* Specific parental needs and preferences--Develop a more definitive list of your employees' needs, desires, and willingness--as well as ability--to share expenses.

* The number of employees to be assisted--In 1978, Kathryn Perry, an analyst for the Department of Labor, found that there is no optimal industry size associated with the decision to operate an on-site child care center. She also found that a high percentage of femal employees was not a prerequisite for companies to provide on-site child care services. The demand for child care is multiplying at all economic levels and, as a result, the child care issue is not a women's or social issue, but rather a business issue.

* The type of children to be served--Decide whether the program will minister to infants, preschoolers, and/or school-aged children.

* The type of program and range of services to be offered--Decide if the program will be offered only during regular workday hours or, for instance, also during the night shift. Will there be a sick bay? Will food service be offered?

* The cost of the program--Resolve whether this is to be a collective program, in that employees and the firm will share in the costs, or whether the costs will be paid exclusively by either the company or the employees.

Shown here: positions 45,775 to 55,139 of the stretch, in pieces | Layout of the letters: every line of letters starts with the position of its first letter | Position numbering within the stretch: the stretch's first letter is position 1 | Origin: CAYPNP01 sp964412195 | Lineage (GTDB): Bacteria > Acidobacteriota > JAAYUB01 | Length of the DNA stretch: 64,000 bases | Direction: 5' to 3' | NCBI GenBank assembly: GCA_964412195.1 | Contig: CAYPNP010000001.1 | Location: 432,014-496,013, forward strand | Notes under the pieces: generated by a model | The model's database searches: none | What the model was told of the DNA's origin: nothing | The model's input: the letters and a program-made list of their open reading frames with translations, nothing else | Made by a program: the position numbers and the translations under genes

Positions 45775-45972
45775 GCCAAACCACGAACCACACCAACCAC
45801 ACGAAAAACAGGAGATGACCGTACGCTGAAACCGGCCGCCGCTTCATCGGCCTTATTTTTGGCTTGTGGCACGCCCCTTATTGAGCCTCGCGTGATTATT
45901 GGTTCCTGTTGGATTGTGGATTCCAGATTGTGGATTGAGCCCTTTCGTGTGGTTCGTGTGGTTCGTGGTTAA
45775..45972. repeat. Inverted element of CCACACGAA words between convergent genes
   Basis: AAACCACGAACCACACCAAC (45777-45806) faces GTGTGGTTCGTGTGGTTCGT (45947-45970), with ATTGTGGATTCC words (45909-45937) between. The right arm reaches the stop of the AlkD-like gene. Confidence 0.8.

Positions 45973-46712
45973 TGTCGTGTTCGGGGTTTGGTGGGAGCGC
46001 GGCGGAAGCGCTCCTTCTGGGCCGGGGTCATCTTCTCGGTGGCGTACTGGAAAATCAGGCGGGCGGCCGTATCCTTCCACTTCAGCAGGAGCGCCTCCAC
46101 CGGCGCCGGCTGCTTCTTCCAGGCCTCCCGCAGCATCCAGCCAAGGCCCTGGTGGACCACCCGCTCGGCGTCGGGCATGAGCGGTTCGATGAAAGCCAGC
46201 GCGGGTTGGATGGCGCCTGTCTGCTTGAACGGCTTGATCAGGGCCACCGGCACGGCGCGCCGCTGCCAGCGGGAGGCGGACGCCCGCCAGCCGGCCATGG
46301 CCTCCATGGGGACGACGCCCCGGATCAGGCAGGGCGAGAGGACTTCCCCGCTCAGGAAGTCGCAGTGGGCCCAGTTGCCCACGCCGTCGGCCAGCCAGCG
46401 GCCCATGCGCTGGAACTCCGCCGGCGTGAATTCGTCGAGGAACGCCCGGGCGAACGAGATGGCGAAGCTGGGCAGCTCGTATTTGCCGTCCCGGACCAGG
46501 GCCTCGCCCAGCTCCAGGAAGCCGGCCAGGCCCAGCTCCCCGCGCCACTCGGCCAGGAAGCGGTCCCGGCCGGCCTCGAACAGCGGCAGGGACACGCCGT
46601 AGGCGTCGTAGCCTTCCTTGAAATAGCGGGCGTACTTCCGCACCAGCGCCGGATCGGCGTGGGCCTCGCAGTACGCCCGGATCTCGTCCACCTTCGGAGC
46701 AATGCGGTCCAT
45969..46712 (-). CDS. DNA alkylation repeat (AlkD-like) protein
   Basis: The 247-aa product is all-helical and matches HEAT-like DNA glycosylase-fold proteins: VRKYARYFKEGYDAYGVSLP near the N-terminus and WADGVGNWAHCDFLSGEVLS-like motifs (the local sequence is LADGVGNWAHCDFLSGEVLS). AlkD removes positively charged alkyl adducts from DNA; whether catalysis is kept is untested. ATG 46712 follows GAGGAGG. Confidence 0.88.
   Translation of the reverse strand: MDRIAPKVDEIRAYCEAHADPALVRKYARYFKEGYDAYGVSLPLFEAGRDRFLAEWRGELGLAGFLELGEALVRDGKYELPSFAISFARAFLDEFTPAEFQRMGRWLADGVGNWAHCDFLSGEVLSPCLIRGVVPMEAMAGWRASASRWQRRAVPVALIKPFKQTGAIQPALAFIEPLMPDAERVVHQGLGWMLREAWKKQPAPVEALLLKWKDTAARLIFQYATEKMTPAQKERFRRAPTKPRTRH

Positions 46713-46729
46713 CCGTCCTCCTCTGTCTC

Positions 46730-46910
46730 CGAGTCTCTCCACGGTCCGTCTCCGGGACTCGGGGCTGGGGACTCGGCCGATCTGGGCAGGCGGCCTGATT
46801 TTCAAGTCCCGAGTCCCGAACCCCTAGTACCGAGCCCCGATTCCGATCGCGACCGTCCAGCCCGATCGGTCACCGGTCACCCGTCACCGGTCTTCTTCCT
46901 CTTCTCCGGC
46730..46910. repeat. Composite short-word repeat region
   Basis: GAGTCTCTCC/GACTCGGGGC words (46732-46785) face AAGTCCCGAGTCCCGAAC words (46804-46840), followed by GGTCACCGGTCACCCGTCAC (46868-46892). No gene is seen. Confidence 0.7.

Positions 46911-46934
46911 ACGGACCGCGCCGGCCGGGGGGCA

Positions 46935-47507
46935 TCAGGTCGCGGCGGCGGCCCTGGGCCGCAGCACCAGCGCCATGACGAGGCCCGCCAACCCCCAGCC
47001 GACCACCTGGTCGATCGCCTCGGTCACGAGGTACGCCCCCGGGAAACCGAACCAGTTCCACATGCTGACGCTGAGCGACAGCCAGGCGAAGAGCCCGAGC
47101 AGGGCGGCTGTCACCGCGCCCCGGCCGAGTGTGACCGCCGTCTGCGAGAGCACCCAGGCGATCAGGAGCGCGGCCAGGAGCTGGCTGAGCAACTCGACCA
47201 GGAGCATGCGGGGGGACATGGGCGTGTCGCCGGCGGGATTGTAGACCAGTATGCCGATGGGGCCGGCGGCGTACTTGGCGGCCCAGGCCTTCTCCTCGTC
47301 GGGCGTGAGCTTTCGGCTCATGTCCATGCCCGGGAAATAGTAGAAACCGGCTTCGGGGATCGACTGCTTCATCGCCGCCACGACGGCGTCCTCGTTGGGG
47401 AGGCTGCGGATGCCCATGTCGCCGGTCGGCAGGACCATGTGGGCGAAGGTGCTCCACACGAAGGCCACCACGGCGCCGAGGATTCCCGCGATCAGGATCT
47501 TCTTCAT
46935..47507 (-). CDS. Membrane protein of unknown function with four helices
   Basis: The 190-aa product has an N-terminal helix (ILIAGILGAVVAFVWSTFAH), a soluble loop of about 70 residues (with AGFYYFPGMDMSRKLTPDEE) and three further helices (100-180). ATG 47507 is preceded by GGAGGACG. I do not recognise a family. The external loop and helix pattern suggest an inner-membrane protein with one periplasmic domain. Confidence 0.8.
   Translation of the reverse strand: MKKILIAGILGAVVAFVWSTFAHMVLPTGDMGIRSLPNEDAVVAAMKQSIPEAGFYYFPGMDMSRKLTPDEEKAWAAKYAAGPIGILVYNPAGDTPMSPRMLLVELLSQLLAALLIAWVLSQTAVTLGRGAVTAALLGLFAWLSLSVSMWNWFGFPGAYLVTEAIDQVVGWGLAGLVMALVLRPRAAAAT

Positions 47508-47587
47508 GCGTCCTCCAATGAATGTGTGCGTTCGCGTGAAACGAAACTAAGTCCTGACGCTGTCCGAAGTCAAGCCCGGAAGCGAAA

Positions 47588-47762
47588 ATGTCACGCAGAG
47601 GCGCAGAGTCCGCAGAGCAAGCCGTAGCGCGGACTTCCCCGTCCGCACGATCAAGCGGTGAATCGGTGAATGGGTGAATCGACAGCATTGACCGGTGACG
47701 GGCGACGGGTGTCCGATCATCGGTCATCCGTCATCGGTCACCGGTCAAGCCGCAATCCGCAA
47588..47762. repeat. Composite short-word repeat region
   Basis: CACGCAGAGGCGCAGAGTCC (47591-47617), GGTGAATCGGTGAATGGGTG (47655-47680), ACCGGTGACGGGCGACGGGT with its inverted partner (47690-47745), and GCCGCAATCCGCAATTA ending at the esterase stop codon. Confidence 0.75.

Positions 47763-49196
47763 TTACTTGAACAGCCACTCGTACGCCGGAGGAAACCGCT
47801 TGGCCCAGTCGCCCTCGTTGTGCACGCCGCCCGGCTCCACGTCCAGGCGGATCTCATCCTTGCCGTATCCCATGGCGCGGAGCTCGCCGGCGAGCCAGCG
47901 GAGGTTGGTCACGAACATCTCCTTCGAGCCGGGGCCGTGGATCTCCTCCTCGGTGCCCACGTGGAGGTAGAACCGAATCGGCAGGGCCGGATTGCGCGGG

Now, what's it going to cost?

Once you're relatively certain that an on-site facility is feasible and your employees will be committed to making it succeed, look more closely at the costs. These will fall into two categories: nonrecurring capital expenditures and recurring operating costs.

The nonrecurring caital expenditures will be for such items as:

* Space allocation--A child care site located within the existing corporate structure is optimum, because it usually provides the lowest cost space. When companies are forced to build additional space, the venture may no longer be economically practical. If existing space is not available, look for rental space that is nearby. If renting a facility becomes necessary, then the lease charges, of course, become recurring costs.